Erika D Eggers

Erika D Eggers

Associate Department Head, Research - Physiology
Member of the Graduate Faculty
Professor, BIO5 Institute
Professor, Biomedical Engineering
Professor, Neuroscience - GIDP
Professor, Physiological Sciences - GIDP
Professor, Physiology
Primary Department
Department Affiliations
(520) 626-7137

Work Summary

My laboratory studies how the retina takes visual information about the world and transmits it to the brain. We are trying to understand how this signaling responds to changing amounts of background light and becomes dysfunctional in diabetes.

Research Interest

The broad goal of research in our laboratory is to understand how inhibitory inputs influence neuronal signaling and sensory signal processing in the healthy and diabetic retina. Neurons in the brain receive inputs that are both excitatory, increasing neural activity, and inhibitory, decreasing neural activity. Inhibitory and excitatory inputs to neurons must be properly balanced and timed for correct neural signaling to occur. To study sensory inhibition we use the retina, a unique preparation which can be removed intact and can be activated physiologically, with light, in vitro. Thus using the retina as a model system, we can study how inhibitory synaptic physiology influences inhibition in visual processing. This intact system also allows us to determine the mechanisms of retinal damage in early diabetes. Keywords: neuroscience, diabetes, vision, electrophysiology, light


Moore-Dotson, J. M., Beckman, J. J., Mazade, R. E., Hoon, M., Bernstein, A. S., Romero-Aleshire, M. J., Brooks, H. L., & Eggers, E. D. (2016). Early Retinal Neuronal Dysfunction in Diabetic Mice: Reduced Light-Evoked Inhibition Increases Rod Pathway Signaling. Investigative ophthalmology & visual science, 57(3), 1418-30.
BIO5 Collaborators
Heddwen L Brooks, Erika D Eggers

Recent studies suggest that the neural retinal response to light is compromised in diabetes. Electroretinogram studies suggest that the dim light retinal rod pathway is especially susceptible to diabetic damage. The purpose of this study was to determine whether diabetes alters rod pathway signaling.

Eggers, E. D., & Lukasiewicz, P. D. (2011). Multiple pathways of inhibition shape bipolar cell responses in the retina. Visual neuroscience, 28(1), 95-108.

Bipolar cells (BCs) are critical relay neurons in the retina that are organized into parallel signaling pathways. The three main signaling pathways in the mammalian retina are the rod, ON cone, and OFF cone BCs. Rod BCs mediate incrementing dim light signals from rods, and ON cone and OFF cone BCs mediate incrementing and decrementing brighter light signals from cones, respectively. The outputs of BCs are shaped by inhibitory inputs from GABAergic and glycinergic amacrine cells in the inner plexiform layer, mediated by three distinct types of inhibitory receptors: GABA(A), GABA(C), and glycine receptors. The three main BC pathways receive distinct forms of inhibition from these three receptors that shape their light-evoked inhibitory signals. Rod BC inhibition is dominated by slow GABA(C) receptor inhibition, while OFF cone BCs are dominated by glycinergic inhibition. The inhibitory inputs to BCs are also shaped by serial inhibitory connections between GABAergic amacrine cells that limit the spatial profile of BC inhibition. We discuss our recent studies on how inhibitory inputs to BCs are shaped by receptor expression, receptor properties, and neurotransmitter release properties and how these affect the output of BCs.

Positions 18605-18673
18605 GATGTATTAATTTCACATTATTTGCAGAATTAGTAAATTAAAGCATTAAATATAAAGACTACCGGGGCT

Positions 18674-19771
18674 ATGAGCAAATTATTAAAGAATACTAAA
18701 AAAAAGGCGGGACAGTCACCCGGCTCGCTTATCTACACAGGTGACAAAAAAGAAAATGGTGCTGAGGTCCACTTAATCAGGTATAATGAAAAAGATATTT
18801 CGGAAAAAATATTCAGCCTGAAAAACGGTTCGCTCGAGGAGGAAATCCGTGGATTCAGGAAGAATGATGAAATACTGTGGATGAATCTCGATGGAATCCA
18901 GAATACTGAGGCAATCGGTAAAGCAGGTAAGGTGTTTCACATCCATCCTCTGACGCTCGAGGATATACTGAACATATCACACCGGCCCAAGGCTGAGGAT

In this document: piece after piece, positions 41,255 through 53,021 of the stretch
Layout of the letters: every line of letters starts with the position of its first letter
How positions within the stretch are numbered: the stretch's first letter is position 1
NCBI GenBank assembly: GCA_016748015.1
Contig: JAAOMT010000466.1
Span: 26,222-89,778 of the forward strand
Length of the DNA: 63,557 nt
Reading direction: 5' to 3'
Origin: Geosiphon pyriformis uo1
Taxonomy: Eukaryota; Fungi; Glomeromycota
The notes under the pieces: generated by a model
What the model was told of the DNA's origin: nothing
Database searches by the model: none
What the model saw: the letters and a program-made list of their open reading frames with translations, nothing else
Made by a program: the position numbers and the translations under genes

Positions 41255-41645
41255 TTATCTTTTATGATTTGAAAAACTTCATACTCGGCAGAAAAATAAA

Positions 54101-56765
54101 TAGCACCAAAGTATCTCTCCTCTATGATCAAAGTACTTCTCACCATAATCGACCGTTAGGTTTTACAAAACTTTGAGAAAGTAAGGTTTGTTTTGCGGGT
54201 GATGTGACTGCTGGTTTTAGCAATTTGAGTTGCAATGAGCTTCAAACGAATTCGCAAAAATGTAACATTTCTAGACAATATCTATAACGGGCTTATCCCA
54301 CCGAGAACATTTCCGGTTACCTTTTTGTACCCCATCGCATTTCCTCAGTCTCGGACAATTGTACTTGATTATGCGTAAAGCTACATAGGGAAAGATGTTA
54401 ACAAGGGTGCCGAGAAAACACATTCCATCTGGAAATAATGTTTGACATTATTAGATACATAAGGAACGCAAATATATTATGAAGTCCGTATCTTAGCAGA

Sebe, J. Y., Eggers, E. D., & Berger, A. J. (2003). Differential effects of ethanol on GABA(A) and glycine receptor-mediated synaptic currents in brain stem motoneurons. Journal of neurophysiology, 90(2), 870-5.

Ethanol potentiates glycinergic synaptic transmission to hypoglossal motoneurons (HMs). This effect on glycinergic transmission changes with postnatal development in that juvenile HMs (P9-13) are more sensitive to ethanol than neonate HMs (P1-3). We have now extended our previous study to investigate ethanol modulation of synaptic GABA(A) receptors (GABA(A)Rs), because both GABA and glycine mediate inhibitory synaptic transmission to brain stem motoneurons. We tested the effects of ethanol on GABAergic and glycinergic miniature inhibitory postsynaptic currents (mIPSCs) recorded from neonate and juvenile rat HMs in an in vitro slice preparation. Bath application of 30 mM ethanol had no significant effect on the GABAergic mIPSC amplitude or frequency recorded at either age. At 100 mM, ethanol significantly decreased the GABAergic mIPSC amplitude recorded from neonate (6 +/- 3%, P 0.05) and juvenile (16 +/- 3%, P 0.01) HMs. The same concentration of ethanol increased the GABAergic mIPSC frequency recorded from neonate (64 +/- 17%, P 0.05) and juvenile (40 +/- 15%, n.s.) HMs. In contrast, 100 mM ethanol robustly potentiated glycinergic mIPSC amplitude in neonate (31 +/- 3%, P 0.0001) and juvenile (41 +/- 7%, P 0.001) HMs. These results suggest that glycine receptors are more sensitive to modulation by ethanol than GABA(A) receptors and that 100 mM ethanol has the opposite effect on GABA(A)R-mediated currents in juvenile HMs, that is, inhibition rather than enhancement. Further, comparing ethanol's effects on GABAergic mIPSC amplitude and frequency, ethanol modulates GABAergic synaptic transmission to HMs differentially. Presynaptically, ethanol enhances mIPSC frequency while postsynaptically it decreases mIPSC amplitude.

Eggers, E. D., & Berger, A. J. (2004). Mechanisms for the Modulation of Native Glycine Receptor Channels by Ethanol. Journal of Neurophysiology.
Eggers, E. D., & Lukasiewicz, P. D. (2006). GABAA, GABAC and glycine receptor-mediated inhibition differentially affects light-evoked signaling from mouse retinal rod bipolar cells. Journal of Physiology.